1. ## Reordering numbers

helllo guys. I'm having problem with this question:
Write a program in C involving the use of pointers to reorder a list of numbers so that any of the following arrangements can be carried out :

a) smallest to largest by magnitude
b) smallest to largest, algebraic (by sign)
c) largest to smallest, by magnitude
d) largest to smallest, algebraic

Here is my coding:
Code:
```#include <stdio.h>
#include<math.h>

void main()
{
int selection,count;
float nums[10];

printf("\n 1. reorder from smallest to largest, by magnitude");
printf("\n 2. reorder from smallest to largest, algebraically");
printf("\n 3. reorder from largest to smallest, by magnitude");
printf("\n 4. reorder from largest to smallest, algebraically");
printf("\n****************************************************");
scanf("%d",&selection);

for(count=0;count<=9;++count)
{
printf("\nEnter a number:");
scanf("%d",&nums[count]);
}

switch (selection)
{
case 1:
reorder1(nums);
break;

case 2:
reorder2(nums);
break;

case 3:
reorder3(nums);
break;

case 4:
reorder4(nums);
break;
}
getchar();
}
int reorder1(float nums[])
{
float item,temp;
int count,a;

for (item=0;item<=9;++item)
for (a=item+1;a<=9;++a)
if(abs(nums[item])>abs(nums[a]))
{
temp=nums[item];
(nums[item])=(nums[a]);
(nums[a])=temp;
}
for (count=0;count<=9;++count)
{
printf("%f",nums[count])
printf("\n");
}
return;
}

int reorder2(float nums[])
{
float item,temp;
int count,a;

for (item=0;item<=9;++item)
for (a=item+1;a<=9;++a)
if((nums[item])>(nums[a]))
{
temp=nums[item];
nums[item]=nums[a];
nums[a]=temp;
}
for (count=0;count<=9;++count)
{
printf("%f",nums[count])
printf("\n");
}
return;
}

int reorder3(float nums[])
{
float item,temp;
int count,a;

for (item=0;item<=9;++item)
for (a=item+1;a<=9;++a)
if(abs(nums[item])<abs(nums[a]))
{
temp=nums[item];
nums[item]=nums[a];
nums[a]=temp;
}
for (count=0;count<=9;++count)
{
printf("%f",nums[count])
printf("\n");
}
return;
}
int reorder4(float nums[])
{
float item,temp;
int count,a;

for (item=0;item<=9;++item)
for (a=item+1;a<=9;++a)
if(nums[item]<nums[a])
{
temp=nums[item];
nums[item]=(nums[a]);
nums[a]=temp;
}
for (count=0;count<=9;++count)
{
printf("%f",nums[count])
printf("\n");
}
return;
}```
Im having about 30 errors while im trying to build the program...

2. Yes, I get a lot of errors too
Code:
```\$ gcc -W -Wall -ansi -pedantic -O2 foo.c
foo.c:5: warning: return type of 'main' is not `int'
foo.c: In function `main':
foo.c:22: warning: int format, float arg (arg 2)
foo.c:28: warning: implicit declaration of function `reorder1'
foo.c:32: warning: implicit declaration of function `reorder2'
foo.c:36: warning: implicit declaration of function `reorder3'
foo.c:40: warning: implicit declaration of function `reorder4'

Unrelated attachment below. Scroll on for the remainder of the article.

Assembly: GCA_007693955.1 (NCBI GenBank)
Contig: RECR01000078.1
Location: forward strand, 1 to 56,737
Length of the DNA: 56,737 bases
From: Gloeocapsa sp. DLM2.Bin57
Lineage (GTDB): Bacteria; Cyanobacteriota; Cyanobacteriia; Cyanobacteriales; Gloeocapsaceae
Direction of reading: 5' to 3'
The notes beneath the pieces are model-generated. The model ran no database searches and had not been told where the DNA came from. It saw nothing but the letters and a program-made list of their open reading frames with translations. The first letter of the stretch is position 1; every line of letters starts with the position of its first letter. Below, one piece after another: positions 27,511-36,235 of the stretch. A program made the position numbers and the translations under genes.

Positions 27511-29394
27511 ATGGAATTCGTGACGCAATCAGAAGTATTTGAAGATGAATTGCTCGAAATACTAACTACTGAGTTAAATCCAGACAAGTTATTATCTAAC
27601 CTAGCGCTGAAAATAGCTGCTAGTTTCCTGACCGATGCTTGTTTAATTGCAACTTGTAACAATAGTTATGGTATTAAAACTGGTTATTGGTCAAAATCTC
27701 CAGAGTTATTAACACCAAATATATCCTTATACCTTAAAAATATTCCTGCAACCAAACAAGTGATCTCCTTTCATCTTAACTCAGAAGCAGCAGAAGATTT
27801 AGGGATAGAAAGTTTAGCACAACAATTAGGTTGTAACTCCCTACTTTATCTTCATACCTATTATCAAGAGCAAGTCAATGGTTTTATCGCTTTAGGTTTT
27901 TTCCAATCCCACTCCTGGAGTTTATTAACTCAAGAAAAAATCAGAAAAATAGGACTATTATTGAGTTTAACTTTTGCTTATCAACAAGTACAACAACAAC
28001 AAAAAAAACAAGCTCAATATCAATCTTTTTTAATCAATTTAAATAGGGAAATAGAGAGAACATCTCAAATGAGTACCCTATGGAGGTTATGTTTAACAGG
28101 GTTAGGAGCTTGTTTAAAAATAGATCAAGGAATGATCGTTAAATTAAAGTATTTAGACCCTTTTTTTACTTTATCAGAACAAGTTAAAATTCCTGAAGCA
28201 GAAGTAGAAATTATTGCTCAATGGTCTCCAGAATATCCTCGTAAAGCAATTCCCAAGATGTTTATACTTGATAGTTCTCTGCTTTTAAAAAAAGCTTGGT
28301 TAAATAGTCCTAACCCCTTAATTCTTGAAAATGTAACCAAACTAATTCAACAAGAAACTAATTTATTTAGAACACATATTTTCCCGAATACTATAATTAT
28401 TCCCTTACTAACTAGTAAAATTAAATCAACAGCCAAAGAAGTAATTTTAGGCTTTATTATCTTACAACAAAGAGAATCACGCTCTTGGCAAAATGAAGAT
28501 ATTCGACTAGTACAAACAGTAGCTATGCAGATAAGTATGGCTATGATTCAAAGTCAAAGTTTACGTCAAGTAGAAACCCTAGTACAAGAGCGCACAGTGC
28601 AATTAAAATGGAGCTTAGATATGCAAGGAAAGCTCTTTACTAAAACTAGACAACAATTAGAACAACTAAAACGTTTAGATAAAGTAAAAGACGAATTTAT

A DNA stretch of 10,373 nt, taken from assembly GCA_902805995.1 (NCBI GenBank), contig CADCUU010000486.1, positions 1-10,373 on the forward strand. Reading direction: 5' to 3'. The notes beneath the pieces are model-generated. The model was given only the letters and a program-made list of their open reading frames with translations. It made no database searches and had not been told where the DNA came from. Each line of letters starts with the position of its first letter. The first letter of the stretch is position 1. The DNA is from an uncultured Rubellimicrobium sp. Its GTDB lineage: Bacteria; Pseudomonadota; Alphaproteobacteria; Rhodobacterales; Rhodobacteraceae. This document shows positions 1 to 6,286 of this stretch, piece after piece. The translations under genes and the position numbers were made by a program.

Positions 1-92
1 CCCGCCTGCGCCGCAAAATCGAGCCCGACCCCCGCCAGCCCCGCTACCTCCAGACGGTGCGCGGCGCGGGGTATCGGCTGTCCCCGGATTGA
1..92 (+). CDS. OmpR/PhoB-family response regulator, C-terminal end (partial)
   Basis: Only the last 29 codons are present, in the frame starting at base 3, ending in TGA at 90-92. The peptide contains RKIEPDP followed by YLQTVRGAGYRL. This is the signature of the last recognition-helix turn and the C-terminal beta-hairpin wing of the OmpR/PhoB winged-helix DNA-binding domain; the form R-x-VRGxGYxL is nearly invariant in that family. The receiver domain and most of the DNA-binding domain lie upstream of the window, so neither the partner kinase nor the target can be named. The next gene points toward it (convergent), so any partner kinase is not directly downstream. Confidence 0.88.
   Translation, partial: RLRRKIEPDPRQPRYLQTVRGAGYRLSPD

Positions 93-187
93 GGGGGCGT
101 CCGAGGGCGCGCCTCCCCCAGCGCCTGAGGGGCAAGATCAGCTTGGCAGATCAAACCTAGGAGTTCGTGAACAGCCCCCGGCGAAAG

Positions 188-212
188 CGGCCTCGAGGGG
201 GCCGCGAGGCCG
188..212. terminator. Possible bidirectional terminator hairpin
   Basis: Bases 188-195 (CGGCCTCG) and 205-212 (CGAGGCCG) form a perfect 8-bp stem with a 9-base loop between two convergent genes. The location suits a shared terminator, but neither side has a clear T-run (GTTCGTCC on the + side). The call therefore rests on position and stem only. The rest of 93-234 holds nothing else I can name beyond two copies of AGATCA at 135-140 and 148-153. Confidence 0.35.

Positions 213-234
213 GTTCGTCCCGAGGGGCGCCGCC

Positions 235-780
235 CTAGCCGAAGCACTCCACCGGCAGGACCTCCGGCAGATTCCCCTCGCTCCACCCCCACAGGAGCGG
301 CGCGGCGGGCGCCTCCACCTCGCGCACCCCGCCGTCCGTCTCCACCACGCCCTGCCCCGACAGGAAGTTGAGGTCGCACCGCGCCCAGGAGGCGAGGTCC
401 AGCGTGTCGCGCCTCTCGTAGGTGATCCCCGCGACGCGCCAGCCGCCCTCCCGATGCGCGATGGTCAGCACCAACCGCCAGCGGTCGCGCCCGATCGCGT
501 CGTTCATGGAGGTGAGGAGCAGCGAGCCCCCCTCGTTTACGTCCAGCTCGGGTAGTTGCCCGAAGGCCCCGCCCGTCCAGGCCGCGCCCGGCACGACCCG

foo.c: In function `reorder1':
foo.c:52: warning: implicit declaration of function `abs'
foo.c:52: error: array subscript is not an integer
foo.c:54: error: array subscript is not an integer
foo.c:55: error: array subscript is not an integer
foo.c:61: error: parse error before "printf"
foo.c:63: warning: `return' with no value, in function returning non-void
foo.c: In function `reorder2':
foo.c:73: error: array subscript is not an integer
foo.c:75: error: array subscript is not an integer
foo.c:76: error: array subscript is not an integer
foo.c:82: error: parse error before "printf"
foo.c:84: warning: `return' with no value, in function returning non-void
foo.c: In function `reorder3':
foo.c:94: error: array subscript is not an integer
foo.c:96: error: array subscript is not an integer
foo.c:97: error: array subscript is not an integer
foo.c:103: error: parse error before "printf"
foo.c:105: warning: `return' with no value, in function returning non-void
foo.c: In function `reorder4':
foo.c:114: error: array subscript is not an integer
foo.c:116: error: array subscript is not an integer
foo.c:117: error: array subscript is not an integer
foo.c:123: error: parse error before "printf"
foo.c:125: warning: `return' with no value, in function returning non-void```
Sure, you delete the source file and start again.
But before you sit down and try and "eat the whole elephant at one sitting", have a good read of this.

Then consider a more measured approach where you
- write a bit
- compile it
- test it

Rather than this "big bang" approach you have at the moment.

3. hahhaah.. ya thanks for ur advance

4. Well that really depends on whether you want to learn how to write programs doesn't it?

Smashing your face into the keyboard until you have a "complete" program, then trying to compile the result (and failing miserably), then posting the whole sorry mess on a message board for some other schmoe to debug for you is NOT a long term strategy.

So you may as well buckle down and learn how to write code in such a way that you can cope with whatever the compiler throws at you. This means learning the mantra of "compile often".